Well that didn’t go well. The Yankees got demolished by the Twins on Friday night, dropping the series opener 10-1. They were dangerously close to being shut out for the fourth time this season, but they managed to score a run with two outs in the ninth.
As has been the case seemingly more often than not the last two months, Michael Pineda was not sharp Friday night, especially with his slider location. He hung several, most notably the pitch Michael Sano muscled out to center for two-run home run in the first inning. Pineda threw 39 sliders according to PitchFX and got just six swings and misses with the pitch. Batters swung and misses at just two of his 40 fastballs.
The Twins roughed Pineda up for five runs on eight hits in 5.2 innings. Four of the eight hits came with two strikes, when Pineda should be burying hitters with his slide-piece. He did strike out four and didn’t walk anyone, so that’s good, but it’s nothing more than a consolation prize. Since the 16-strikeout game Pineda has a 4.77 ERA in 12 starts and 71.2 innings. That’s not very good. He’s up to 118 innings on the season after throwing 84 innings last year and 40.2 the year before. Can’t help but wonder if Pineda is running into a bit of a wall.
For once, Phil Hughes did not let an early lead get away. Too bad he was pitching against the Yankees this time and not for them. The Yankees hit Hughes very hard the first time through the lineup — each of the first eight hitters hit a rocket before Stephen Drew popped up to second — but the balls kept finding gloves. Hughes even snagged a hard-hit grounder himself. One of those “he didn’t catch the ball, the ball caught him” jobs.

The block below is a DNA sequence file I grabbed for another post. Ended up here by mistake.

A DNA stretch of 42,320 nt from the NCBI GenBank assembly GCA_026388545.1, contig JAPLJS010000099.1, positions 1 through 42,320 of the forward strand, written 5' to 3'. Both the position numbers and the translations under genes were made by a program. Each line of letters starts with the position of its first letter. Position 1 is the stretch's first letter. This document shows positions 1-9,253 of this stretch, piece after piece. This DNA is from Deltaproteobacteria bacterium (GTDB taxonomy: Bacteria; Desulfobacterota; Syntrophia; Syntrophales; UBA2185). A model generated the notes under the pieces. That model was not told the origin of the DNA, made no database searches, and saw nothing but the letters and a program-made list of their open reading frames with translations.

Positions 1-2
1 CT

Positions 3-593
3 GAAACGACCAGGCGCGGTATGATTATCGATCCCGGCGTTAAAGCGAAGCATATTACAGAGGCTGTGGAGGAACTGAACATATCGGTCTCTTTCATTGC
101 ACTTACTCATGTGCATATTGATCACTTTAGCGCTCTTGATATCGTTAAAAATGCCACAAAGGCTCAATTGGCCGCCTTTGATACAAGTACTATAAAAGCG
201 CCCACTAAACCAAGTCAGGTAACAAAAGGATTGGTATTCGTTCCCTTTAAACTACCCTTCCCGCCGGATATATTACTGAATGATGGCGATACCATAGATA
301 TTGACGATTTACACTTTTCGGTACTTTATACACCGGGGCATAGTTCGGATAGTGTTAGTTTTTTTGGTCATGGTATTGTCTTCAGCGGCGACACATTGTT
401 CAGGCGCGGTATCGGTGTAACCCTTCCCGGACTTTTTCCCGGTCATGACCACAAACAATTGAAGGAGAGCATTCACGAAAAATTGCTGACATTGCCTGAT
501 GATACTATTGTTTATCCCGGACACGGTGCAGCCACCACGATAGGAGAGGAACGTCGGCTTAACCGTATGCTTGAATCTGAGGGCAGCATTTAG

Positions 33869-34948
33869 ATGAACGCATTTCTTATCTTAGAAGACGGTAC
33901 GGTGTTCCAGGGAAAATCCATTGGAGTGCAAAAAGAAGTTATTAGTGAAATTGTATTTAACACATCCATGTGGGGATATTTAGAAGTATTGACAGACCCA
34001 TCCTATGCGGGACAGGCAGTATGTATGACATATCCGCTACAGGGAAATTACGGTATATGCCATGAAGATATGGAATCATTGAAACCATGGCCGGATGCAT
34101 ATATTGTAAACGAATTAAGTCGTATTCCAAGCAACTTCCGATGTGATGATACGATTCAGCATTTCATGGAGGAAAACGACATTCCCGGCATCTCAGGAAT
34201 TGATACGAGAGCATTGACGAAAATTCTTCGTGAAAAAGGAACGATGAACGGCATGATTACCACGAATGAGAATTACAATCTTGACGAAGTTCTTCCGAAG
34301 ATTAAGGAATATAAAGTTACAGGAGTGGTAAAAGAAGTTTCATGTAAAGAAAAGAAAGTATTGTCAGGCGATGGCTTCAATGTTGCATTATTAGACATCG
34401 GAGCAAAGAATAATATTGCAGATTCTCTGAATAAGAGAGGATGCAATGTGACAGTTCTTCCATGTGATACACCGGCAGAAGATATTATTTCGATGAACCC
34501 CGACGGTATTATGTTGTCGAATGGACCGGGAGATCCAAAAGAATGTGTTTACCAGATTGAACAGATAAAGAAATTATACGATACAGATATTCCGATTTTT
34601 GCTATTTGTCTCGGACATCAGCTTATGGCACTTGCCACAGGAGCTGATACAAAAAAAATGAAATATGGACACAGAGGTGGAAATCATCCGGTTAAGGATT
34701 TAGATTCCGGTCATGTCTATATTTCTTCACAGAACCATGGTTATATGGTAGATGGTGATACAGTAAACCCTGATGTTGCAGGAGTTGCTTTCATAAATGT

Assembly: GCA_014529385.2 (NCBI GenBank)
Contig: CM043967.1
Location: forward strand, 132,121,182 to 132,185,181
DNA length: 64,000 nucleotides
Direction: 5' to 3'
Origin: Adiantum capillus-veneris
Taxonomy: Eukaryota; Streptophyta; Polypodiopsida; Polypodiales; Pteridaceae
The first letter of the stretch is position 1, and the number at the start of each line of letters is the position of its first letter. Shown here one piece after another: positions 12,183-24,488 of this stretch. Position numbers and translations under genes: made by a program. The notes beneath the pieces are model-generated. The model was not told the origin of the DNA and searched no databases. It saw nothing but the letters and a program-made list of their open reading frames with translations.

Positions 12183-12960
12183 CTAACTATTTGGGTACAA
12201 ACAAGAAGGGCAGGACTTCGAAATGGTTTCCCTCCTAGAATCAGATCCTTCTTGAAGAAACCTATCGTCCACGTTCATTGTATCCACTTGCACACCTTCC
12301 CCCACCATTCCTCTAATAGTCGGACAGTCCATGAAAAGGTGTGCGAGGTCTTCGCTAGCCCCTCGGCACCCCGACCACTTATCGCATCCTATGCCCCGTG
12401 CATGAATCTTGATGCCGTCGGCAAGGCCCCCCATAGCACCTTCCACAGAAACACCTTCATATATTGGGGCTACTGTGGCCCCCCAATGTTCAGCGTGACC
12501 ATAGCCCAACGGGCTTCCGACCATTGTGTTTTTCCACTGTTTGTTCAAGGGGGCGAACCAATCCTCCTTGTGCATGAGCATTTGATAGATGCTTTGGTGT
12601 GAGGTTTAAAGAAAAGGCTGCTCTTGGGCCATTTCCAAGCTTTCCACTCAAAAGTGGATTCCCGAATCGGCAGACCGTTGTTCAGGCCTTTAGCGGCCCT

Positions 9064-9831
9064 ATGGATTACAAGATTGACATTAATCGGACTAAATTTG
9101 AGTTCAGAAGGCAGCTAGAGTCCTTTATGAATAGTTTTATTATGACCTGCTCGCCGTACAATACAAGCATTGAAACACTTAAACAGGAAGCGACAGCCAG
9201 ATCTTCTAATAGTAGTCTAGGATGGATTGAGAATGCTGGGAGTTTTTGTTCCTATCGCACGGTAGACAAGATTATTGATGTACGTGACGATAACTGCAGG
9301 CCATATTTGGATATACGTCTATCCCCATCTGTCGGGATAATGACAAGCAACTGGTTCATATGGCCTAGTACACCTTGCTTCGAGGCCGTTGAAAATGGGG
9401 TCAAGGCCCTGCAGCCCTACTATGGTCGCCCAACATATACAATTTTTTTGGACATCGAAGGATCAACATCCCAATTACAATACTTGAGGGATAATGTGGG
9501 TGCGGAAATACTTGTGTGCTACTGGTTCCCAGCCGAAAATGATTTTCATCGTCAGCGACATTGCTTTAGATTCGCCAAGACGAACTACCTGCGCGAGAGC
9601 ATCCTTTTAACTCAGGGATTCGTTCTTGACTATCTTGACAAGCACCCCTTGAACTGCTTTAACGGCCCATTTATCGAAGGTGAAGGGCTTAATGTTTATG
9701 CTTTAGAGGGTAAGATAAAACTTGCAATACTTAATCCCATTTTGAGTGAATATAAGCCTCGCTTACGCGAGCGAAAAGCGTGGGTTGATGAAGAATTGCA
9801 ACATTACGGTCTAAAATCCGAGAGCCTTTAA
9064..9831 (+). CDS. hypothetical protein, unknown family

The hard contact didn’t come as frequently the second and third time through the lineup. The Yankees had seven hits off Hughes, all singles, and only twice did a runner make it as far as third base against him. They were Alex Rodriguez in the first, when he went first-to-third on Mark Teixeira‘s single, and Chase Headley in the seventh. The Yankees strung together three two-out hits in that seventh inning before Jacoby Ellsbury flew out to left. That was their best chance to get back into the game. The score was still 5-0 at the time.
All told, Hughes held his former club scoreless for seven innings, striking out three and walking none. The Yankees scored their one run in the ninth, when Ellsbury drove in Didi Gregorius with a sac fly. The game was all but over by then. It was one of those nights. The Yankees hit more than their fair share of balls hard, they didn’t fall in, and that was that. That’s baseball. Sometimes you do everything right and don’t get rewarded. What can you do.
Branden Pinder recorded the final out of the sixth to bail out Pineda then allowed a run in the seventh. It was a cheap Target Field homer by Torii Hunter, if such a thing exists. Hunter yanked it down the line and it hit the top of the wall right next to the foul pole. Chris Capuano gave up four runs and got hit around in the eighth. Another night of rest of the key late-inning guys.
Teixeira led the offense with three hits and a stolen base. Yes, he stole a base. The Twins weren’t holding him on first with a six-run lead in the eighth, so he took second. That’s about the only way Teixeira will steal a base. Gregorius had two hits including a bloop double, the club’s only extra-base hit of the night. A-Rod and Headley each had a hit and Drew had two. (No, really.) Brian McCann drew the only walk.
And finally, Brett Gardner went 1-for-4 to extend his on-base streak to 25 games. That is a new career-high — he had a 24-gamer in the middle of last season — and the longest active streak in MLB. The longest streak in MLB this season was Matt Holliday’s 45-gamer to start the season.
Box Score, WPA Graph & Standings
Here are the box score and video highlights for the game and overall standings and postseason odds. We also have Bullpen Workload and Announcer Standings pages you may or may not find interesting. At the least the former is fairly useful. Here’s the loss probability graph:
Same two teams Saturday night (argh), in game two of this three-game series. Lefties CC Sabathia and Tommy Milone will be the pitching matchup in one of those rare occasions in which Sabathia can say he’s the hard-throwing one.